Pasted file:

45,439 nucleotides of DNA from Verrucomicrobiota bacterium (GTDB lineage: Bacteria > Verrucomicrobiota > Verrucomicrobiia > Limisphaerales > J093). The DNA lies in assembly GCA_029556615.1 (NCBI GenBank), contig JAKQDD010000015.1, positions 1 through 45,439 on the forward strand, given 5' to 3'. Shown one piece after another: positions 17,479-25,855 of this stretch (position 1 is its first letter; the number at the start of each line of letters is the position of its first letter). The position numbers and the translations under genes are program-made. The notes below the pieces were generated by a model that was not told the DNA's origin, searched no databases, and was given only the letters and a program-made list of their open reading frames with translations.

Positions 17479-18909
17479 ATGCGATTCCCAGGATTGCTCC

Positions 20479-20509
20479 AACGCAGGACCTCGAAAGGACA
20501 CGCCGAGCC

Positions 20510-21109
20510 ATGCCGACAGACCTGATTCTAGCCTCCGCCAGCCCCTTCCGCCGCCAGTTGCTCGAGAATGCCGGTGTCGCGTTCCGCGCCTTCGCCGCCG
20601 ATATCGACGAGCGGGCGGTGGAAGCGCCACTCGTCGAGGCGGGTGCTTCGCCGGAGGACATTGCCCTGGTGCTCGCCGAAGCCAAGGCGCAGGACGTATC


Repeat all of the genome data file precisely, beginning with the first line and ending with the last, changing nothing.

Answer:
45,439 nucleotides of DNA from Verrucomicrobiota bacterium (GTDB lineage: Bacteria > Verrucomicrobiota > Verrucomicrobiia > Limisphaerales > J093). The DNA lies in assembly GCA_029556615.1 (NCBI GenBank), contig JAKQDD010000015.1, positions 1 through 45,439 on the forward strand, given 5' to 3'. Shown one piece after another: positions 17,479-25,855 of this stretch (position 1 is its first letter; the number at the start of each line of letters is the position of its first letter). The position numbers and the translations under genes are program-made. The notes below the pieces were generated by a model that was not told the DNA's origin, searched no databases, and was given only the letters and a program-made list of their open reading frames with translations.

Positions 17479-18909
17479 ATGCGATTCCCAGGATTGCTCC

Positions 20479-20509
20479 AACGCAGGACCTCGAAAGGACA
20501 CGCCGAGCC

Positions 20510-21109
20510 ATGCCGACAGACCTGATTCTAGCCTCCGCCAGCCCCTTCCGCCGCCAGTTGCTCGAGAATGCCGGTGTCGCGTTCCGCGCCTTCGCCGCCG
20601 ATATCGACGAGCGGGCGGTGGAAGCGCCACTCGTCGAGGCGGGTGCTTCGCCGGAGGACATTGCCCTGGTGCTCGCCGAAGCCAAGGCGCAGGACGTATC